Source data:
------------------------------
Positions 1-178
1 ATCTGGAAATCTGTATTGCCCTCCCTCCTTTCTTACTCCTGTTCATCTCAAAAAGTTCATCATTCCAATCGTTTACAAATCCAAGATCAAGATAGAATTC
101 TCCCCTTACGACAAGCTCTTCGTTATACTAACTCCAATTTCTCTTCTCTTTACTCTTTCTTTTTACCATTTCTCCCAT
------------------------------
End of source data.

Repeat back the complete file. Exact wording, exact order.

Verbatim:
Positions 1-178
1 ATCTGGAAATCTGTATTGCCCTCCCTCCTTTCTTACTCCTGTTCATCTCAAAAAGTTCATCATTCCAATCGTTTACAAATCCAAGATCAAGATAGAATTC
101 TCCCCTTACGACAAGCTCTTCGTTATACTAACTCCAATTTCTCTTCTCTTTACTCTTTCTTTTTACCATTTCTCCCAT